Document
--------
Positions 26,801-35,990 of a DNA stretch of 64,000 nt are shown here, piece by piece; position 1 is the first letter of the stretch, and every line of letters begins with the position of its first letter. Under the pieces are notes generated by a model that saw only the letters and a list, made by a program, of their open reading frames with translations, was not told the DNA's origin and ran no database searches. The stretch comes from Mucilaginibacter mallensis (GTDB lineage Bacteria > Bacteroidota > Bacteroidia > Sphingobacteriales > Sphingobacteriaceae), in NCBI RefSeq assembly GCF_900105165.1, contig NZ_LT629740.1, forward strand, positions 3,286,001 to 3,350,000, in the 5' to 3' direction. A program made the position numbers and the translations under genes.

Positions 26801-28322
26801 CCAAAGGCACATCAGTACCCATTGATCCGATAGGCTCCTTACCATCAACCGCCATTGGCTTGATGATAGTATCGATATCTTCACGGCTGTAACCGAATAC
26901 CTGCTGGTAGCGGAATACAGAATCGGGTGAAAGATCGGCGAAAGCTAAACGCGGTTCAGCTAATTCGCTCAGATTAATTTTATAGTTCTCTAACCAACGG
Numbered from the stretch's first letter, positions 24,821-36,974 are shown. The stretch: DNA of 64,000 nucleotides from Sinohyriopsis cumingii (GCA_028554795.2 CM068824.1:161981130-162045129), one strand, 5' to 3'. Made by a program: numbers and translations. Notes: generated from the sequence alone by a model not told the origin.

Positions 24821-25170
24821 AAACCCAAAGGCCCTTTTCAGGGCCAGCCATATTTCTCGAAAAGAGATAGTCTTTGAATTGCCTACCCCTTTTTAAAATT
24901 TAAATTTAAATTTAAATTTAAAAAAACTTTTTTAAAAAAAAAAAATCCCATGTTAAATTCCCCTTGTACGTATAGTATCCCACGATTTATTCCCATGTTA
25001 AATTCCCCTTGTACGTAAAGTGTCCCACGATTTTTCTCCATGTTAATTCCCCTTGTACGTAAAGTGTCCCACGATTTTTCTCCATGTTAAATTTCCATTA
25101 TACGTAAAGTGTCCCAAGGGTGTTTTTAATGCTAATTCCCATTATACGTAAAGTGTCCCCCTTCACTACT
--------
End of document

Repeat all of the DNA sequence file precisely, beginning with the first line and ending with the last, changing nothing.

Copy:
Positions 26,801-35,990 of a DNA stretch of 64,000 nt are shown here, piece by piece; position 1 is the first letter of the stretch, and every line of letters begins with the position of its first letter. Under the pieces are notes generated by a model that saw only the letters and a list, made by a program, of their open reading frames with translations, was not told the DNA's origin and ran no database searches. The stretch comes from Mucilaginibacter mallensis (GTDB lineage Bacteria > Bacteroidota > Bacteroidia > Sphingobacteriales > Sphingobacteriaceae), in NCBI RefSeq assembly GCF_900105165.1, contig NZ_LT629740.1, forward strand, positions 3,286,001 to 3,350,000, in the 5' to 3' direction. A program made the position numbers and the translations under genes.

Positions 26801-28322
26801 CCAAAGGCACATCAGTACCCATTGATCCGATAGGCTCCTTACCATCAACCGCCATTGGCTTGATGATAGTATCGATATCTTCACGGCTGTAACCGAATAC
26901 CTGCTGGTAGCGGAATACAGAATCGGGTGAAAGATCGGCGAAAGCTAAACGCGGTTCAGCTAATTCGCTCAGATTAATTTTATAGTTCTCTAACCAACGG
Numbered from the stretch's first letter, positions 24,821-36,974 are shown. The stretch: DNA of 64,000 nucleotides from Sinohyriopsis cumingii (GCA_028554795.2 CM068824.1:161981130-162045129), one strand, 5' to 3'. Made by a program: numbers and translations. Notes: generated from the sequence alone by a model not told the origin.

Positions 24821-25170
24821 AAACCCAAAGGCCCTTTTCAGGGCCAGCCATATTTCTCGAAAAGAGATAGTCTTTGAATTGCCTACCCCTTTTTAAAATT
24901 TAAATTTAAATTTAAATTTAAAAAAACTTTTTTAAAAAAAAAAAATCCCATGTTAAATTCCCCTTGTACGTATAGTATCCCACGATTTATTCCCATGTTA
25001 AATTCCCCTTGTACGTAAAGTGTCCCACGATTTTTCTCCATGTTAATTCCCCTTGTACGTAAAGTGTCCCACGATTTTTCTCCATGTTAAATTTCCATTA
25101 TACGTAAAGTGTCCCAAGGGTGTTTTTAATGCTAATTCCCATTATACGTAAAGTGTCCCCCTTCACTACT